Author: Antonio Iturbe
Published: October 10, 2017
Reviewed By: Kim
XXX’s Rating: 5 Stars
Description from Amazon:
Based on the experience of real-life Auschwitz prisoner Dita Kraus, this is the incredible story of a girl who risked her life to keep the magic of books alive during the Holocaust. Fourteen-year-old Dita is one of the many imprisoned by the Nazis at Auschwitz. Taken, along with her mother and father, from the Terezín ghetto in Prague, Dita is adjusting to the constant terror that is life in the camp. When Jewish leader Freddy Hirsch asks Dita to take charge of the eight precious volumes the prisoners have managed to sneak past the guards, she agrees. And so Dita becomes the librarian of Auschwitz. Out of one of the darkest chapters of human history comes this extraordinary story of courage and hope.
First book of 2018!!! And why I decided to pick a book that would pull my heart out of my chest and stomp on it, I’ll never know! I got this book for Christmas and I couldn’t wait to pick it up. The cover is gorgeous, its based on a true story, and its all about books. As much as I’ve studied the Holocaust and Auschwitz, I don’t think I’ve ever read about the family camp or the children’s school. To be honest, I don’t think I’ve read an account of day to day life in Auschwitz, other than the constant stream into the gas chambers. This book does a great job of capturing the feelings of the prisoners. In other accounts, it seems that all you can feel is the fear and despair. But in The Librarian, there’s a sense of hope that never seems to be extinguished.
Dr. Mengele could easily fit in as the villain in any horror story and be completely believable and terror-inducing. Yet Dita refuses to be cowed. Fredy, instead of looking out for his own interests and well-being like most leaders of that time did, successfully ran a school for hundreds of kids, in the middle of the most deadly extermination camp the Nazis ever set up! How our youth of today manage to “survive” in this world of mean, offensive people, I’ll never know! *cough*sarcasm*cough*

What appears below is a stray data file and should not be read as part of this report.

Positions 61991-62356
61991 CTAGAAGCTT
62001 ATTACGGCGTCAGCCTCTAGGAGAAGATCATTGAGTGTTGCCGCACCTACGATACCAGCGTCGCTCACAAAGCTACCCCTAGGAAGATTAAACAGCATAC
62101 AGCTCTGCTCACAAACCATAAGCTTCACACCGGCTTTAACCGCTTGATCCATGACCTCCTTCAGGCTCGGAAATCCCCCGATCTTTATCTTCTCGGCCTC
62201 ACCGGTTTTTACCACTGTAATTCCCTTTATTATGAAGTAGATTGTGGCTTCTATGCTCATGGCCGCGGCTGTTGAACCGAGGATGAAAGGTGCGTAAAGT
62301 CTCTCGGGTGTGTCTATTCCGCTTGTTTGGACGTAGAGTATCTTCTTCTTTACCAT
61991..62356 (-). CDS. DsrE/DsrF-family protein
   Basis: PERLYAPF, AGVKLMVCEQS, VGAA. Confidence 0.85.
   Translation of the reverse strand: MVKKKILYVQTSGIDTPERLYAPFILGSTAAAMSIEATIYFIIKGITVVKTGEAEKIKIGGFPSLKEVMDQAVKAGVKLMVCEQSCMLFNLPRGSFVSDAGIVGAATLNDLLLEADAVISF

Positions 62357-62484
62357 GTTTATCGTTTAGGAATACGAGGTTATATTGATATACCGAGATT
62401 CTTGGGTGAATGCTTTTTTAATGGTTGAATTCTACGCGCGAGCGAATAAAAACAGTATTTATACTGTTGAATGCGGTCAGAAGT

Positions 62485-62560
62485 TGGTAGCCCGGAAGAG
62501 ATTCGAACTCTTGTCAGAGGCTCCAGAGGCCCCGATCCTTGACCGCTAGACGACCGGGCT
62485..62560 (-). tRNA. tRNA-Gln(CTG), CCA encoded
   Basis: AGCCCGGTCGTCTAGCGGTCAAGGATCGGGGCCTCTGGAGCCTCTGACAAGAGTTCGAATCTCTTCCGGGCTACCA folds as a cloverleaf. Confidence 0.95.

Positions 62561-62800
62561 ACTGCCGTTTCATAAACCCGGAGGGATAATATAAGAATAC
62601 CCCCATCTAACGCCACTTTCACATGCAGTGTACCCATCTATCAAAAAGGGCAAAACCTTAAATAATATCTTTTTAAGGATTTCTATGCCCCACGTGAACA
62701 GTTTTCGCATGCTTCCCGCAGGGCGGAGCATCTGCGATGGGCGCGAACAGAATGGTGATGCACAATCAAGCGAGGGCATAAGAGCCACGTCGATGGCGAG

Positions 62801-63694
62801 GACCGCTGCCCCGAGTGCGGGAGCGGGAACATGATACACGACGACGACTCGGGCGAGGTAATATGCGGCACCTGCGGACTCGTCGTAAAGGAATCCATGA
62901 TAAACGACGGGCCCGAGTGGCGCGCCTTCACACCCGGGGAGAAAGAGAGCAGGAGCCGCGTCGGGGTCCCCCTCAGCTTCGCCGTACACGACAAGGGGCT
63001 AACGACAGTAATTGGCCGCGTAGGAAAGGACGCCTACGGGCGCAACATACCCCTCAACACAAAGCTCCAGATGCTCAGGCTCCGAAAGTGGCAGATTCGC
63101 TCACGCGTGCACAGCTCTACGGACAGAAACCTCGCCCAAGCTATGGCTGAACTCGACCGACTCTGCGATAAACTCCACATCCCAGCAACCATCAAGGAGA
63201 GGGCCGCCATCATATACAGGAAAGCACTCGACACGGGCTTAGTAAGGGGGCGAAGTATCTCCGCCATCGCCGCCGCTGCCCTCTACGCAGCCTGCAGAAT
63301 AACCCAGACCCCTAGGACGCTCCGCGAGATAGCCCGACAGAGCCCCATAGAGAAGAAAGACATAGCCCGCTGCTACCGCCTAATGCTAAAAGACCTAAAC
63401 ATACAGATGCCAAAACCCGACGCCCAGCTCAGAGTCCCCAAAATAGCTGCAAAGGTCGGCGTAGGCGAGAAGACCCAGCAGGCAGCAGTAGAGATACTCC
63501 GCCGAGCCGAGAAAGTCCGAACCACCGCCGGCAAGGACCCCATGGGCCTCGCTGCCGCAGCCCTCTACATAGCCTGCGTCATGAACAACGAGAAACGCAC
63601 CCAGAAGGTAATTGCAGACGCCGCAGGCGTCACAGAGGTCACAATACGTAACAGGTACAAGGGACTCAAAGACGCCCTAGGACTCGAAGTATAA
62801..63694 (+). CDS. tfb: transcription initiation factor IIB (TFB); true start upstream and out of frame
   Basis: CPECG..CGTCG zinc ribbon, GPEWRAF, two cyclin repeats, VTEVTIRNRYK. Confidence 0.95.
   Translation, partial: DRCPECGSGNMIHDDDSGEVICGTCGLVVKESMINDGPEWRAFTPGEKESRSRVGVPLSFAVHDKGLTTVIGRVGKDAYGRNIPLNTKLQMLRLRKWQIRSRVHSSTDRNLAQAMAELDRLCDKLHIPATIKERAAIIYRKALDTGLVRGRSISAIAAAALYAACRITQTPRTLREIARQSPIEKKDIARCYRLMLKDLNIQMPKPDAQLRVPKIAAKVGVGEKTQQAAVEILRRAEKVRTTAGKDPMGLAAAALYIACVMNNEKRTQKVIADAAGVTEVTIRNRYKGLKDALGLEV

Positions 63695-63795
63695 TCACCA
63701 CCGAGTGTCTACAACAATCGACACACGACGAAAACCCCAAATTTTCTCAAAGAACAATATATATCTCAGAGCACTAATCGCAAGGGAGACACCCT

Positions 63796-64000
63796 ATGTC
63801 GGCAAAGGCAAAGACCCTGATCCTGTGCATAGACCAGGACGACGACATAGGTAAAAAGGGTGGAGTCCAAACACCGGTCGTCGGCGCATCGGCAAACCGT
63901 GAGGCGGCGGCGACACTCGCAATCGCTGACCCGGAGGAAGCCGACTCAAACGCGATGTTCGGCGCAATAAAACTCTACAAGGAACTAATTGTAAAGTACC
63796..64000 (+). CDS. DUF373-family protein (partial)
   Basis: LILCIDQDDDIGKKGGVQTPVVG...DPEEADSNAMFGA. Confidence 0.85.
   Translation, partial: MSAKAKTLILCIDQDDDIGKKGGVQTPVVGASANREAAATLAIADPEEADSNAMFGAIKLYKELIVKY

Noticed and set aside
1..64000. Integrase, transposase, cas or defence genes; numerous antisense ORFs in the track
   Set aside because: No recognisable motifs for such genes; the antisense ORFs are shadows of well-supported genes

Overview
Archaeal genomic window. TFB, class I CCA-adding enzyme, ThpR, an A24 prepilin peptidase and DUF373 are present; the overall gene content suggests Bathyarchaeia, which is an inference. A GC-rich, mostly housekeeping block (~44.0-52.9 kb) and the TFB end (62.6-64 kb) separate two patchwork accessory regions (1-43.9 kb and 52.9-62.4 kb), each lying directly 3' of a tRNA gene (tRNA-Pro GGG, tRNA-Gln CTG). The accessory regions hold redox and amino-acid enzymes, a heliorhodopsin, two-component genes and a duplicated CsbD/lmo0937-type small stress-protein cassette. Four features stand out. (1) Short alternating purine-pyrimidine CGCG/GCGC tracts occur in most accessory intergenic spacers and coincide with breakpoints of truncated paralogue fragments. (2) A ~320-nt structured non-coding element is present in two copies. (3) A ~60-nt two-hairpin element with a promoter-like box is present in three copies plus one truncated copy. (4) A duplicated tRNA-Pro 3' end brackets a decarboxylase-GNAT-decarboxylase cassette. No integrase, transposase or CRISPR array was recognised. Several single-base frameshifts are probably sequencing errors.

There were so many feelings in this book! I was inspired, heartbroken, excited, scared, frustrated, angry . . . I thought I was going to burst. This is another fiction book that reads like non-fiction. Iturbe researched extensively and spent a lot of time with Dita before writing. The Postscript was actually my favorite part of the whole book because it was wonderful to hear about what kind of person Dita grew up to be. Pretty sure she is my new hero and will remain in that position forever!
I would save this for slightly older teens, keep it in high school classrooms and libraries. But every single high school history teacher should have this book on their shelves. I absolutely recommend this to anyone who enjoys historical fiction, history, or just an inspiring story. I would also suggest that every single high schooler read this book. An easy 5 stars! “Books are extremely dangerous; they make people think.”